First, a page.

UPDATE: News 3 spoke with students on the Armstrong State University campus Tuesday night, they tell us they are relieved that the bill is dead.
“People could just carry, you never know what someone’s carrying, what they’re thinking, how their day was. And it would just be easier for everybody to just not be able to carry it rather than not knowing what people have in their bags,” said sophomore, Kityara James.
“I feel safer knowing that some of the students here wouldn’t be able to have a gun, because I know like a few go through traumatic times and everything, I just feel safer knowing that I don’t really have to worry about that. yea,” junior, Cody Ledford agreed.
House Bill 859, which would have legalized concealed weapons on campuses in the Georgia state university system, is vetoed by Governor Nathan Deal.
The governor asked the legislation be changed to exclude on-campus daycares and other places. However, legislators refused to make that change.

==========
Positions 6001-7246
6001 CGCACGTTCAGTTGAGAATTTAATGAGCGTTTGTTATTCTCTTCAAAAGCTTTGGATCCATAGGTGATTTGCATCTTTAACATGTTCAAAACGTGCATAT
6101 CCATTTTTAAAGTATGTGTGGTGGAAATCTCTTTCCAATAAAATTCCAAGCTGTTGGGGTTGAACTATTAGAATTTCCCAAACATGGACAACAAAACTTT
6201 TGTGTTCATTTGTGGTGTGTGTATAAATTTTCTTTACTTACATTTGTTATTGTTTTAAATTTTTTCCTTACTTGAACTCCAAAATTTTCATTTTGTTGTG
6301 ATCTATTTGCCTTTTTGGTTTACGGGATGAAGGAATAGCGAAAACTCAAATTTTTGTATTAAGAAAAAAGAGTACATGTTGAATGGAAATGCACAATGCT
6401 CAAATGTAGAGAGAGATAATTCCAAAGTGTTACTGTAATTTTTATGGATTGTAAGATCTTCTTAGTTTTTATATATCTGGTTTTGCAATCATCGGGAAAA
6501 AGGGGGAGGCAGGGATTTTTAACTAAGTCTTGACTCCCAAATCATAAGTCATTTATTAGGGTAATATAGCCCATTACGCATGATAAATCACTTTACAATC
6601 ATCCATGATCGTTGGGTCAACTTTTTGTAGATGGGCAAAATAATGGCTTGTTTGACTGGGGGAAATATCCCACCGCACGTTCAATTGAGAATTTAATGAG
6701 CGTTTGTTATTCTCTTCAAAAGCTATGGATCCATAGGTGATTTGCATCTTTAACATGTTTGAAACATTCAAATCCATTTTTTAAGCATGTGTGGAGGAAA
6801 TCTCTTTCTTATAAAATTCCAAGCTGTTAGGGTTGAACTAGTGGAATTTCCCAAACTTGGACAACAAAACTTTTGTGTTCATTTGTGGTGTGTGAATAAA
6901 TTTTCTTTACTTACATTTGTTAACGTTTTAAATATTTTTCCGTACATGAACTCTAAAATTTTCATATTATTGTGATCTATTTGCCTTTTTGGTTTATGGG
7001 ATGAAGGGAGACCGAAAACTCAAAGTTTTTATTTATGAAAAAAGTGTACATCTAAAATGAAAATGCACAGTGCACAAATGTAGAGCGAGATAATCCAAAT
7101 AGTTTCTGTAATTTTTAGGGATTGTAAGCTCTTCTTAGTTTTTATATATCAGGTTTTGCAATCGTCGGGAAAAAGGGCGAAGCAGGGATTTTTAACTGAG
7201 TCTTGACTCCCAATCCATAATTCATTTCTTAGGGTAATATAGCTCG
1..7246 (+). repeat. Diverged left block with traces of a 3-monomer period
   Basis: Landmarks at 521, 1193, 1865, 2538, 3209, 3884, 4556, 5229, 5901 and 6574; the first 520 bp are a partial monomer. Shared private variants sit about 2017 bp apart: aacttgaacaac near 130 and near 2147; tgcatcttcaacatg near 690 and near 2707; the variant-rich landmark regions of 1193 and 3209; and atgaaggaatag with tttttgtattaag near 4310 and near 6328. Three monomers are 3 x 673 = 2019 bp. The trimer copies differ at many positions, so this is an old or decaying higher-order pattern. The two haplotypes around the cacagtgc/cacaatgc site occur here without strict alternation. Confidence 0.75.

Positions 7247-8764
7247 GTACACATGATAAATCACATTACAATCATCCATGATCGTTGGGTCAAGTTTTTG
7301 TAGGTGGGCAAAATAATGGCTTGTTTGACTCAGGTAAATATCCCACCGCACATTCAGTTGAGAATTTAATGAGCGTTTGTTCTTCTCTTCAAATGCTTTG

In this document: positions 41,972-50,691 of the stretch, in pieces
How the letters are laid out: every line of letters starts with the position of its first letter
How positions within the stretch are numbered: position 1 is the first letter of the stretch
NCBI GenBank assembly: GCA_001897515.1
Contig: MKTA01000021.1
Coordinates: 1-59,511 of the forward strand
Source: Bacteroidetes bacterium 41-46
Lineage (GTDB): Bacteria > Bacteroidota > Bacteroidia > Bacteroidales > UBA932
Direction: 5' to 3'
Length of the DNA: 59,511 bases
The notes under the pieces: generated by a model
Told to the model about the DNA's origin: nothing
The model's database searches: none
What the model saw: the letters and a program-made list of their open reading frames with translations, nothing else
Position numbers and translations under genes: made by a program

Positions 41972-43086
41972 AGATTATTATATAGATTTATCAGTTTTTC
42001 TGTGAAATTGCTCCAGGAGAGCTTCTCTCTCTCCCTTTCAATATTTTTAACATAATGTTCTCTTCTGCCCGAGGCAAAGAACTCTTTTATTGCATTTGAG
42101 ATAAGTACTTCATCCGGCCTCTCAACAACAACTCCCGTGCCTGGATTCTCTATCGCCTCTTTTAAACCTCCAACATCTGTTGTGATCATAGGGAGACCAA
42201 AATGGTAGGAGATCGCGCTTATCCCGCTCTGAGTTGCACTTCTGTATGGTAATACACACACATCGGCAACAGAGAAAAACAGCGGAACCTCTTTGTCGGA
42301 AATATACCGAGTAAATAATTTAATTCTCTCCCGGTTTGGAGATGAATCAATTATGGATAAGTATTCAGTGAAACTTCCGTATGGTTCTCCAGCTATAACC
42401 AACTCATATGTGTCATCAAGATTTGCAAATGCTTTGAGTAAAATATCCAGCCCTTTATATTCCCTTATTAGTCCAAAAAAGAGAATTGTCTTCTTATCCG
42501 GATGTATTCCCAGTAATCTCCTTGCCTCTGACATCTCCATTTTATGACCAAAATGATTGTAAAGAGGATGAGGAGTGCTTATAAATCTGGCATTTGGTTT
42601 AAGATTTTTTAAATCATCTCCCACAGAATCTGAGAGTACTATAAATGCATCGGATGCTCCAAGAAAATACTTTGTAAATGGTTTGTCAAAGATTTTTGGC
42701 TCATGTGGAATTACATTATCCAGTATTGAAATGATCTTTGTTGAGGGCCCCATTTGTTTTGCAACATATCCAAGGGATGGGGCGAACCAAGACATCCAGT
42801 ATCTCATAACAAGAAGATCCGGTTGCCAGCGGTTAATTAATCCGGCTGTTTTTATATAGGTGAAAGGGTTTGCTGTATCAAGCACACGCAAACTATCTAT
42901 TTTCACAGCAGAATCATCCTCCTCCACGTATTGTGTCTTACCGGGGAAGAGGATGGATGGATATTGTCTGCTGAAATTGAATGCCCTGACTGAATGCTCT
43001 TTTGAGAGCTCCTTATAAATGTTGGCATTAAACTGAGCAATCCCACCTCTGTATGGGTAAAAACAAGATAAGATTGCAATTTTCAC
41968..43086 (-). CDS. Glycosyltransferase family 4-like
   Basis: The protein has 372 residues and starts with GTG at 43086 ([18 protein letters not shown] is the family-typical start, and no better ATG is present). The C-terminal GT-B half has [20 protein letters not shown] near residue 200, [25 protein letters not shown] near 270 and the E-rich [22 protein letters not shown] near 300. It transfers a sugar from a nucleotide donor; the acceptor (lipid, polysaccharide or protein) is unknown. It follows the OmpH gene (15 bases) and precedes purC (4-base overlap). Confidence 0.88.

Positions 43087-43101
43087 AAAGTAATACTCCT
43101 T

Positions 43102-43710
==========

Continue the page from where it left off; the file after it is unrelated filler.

Both supporters and opponents of the “campus carry” bill have aggressively lobbied the governor over the last few weeks.
We approached local campuses for comment. Georgia Southern University and Armstrong State University sent us this statement:
“We sincerely appreciate Governor Deal’s veto of House Bill 859. We recognize this was not an easy decision for the Governor to make.
The vast majority of our faculty, staff, parents and students are concerned about firearms on campus. As leaders of the University System of Georgia, we must provide the highest levels of safety and security to the 318,000 students we serve.
The Board of Regents, our 29 Presidents and campus police chiefs are fully committed to enhancing all aspects of our campus safety efforts across the university system.
We look forward to presenting our campus safety report to the Governor, the Lieutenant Governor and the Speaker of the House by August 1, 2016.”